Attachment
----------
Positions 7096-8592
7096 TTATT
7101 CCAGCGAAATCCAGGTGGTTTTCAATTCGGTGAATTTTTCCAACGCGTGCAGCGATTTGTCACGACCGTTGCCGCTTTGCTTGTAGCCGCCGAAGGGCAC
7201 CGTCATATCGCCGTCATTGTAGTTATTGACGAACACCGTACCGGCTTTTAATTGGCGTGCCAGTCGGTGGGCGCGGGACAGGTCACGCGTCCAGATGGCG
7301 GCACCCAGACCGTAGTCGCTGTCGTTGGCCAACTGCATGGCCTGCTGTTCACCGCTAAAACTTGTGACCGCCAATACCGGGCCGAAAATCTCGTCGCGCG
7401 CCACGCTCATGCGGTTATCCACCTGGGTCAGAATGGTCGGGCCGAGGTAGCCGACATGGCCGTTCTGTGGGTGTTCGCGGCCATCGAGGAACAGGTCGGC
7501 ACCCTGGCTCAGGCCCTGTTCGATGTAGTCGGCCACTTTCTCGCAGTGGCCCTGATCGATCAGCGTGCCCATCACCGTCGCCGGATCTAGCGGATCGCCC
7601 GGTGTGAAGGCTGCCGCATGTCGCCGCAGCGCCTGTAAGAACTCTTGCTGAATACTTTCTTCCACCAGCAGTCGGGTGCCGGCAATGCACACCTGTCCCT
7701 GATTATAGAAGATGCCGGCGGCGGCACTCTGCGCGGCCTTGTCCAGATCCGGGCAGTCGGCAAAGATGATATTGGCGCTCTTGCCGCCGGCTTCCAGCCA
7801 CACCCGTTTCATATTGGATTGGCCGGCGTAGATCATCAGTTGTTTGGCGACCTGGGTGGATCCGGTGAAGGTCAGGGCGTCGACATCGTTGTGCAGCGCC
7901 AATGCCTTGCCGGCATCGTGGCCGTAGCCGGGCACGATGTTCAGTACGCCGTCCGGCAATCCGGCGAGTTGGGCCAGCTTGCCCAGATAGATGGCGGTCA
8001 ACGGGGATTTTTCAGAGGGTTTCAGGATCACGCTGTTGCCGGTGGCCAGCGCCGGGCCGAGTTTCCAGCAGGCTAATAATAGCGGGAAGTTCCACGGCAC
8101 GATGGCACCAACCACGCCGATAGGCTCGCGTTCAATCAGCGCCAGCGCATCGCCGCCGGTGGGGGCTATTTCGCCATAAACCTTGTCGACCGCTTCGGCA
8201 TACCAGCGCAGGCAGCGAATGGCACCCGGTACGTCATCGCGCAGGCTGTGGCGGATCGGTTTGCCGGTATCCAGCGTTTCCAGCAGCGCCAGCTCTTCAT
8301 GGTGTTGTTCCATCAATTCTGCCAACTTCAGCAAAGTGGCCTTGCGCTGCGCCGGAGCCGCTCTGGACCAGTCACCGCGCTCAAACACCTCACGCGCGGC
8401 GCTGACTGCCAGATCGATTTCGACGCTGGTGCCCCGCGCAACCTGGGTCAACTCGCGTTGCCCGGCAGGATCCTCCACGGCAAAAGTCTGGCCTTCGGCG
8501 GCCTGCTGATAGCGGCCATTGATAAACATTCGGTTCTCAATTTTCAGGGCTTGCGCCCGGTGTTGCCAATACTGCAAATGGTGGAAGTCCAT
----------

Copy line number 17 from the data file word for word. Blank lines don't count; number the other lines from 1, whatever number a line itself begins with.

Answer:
8501 GCCTGCTGATAGCGGCCATTGATAAACATTCGGTTCTCAATTTTCAGGGCTTGCGCCCGGTGTTGCCAATACTGCAAATGGTGGAAGTCCAT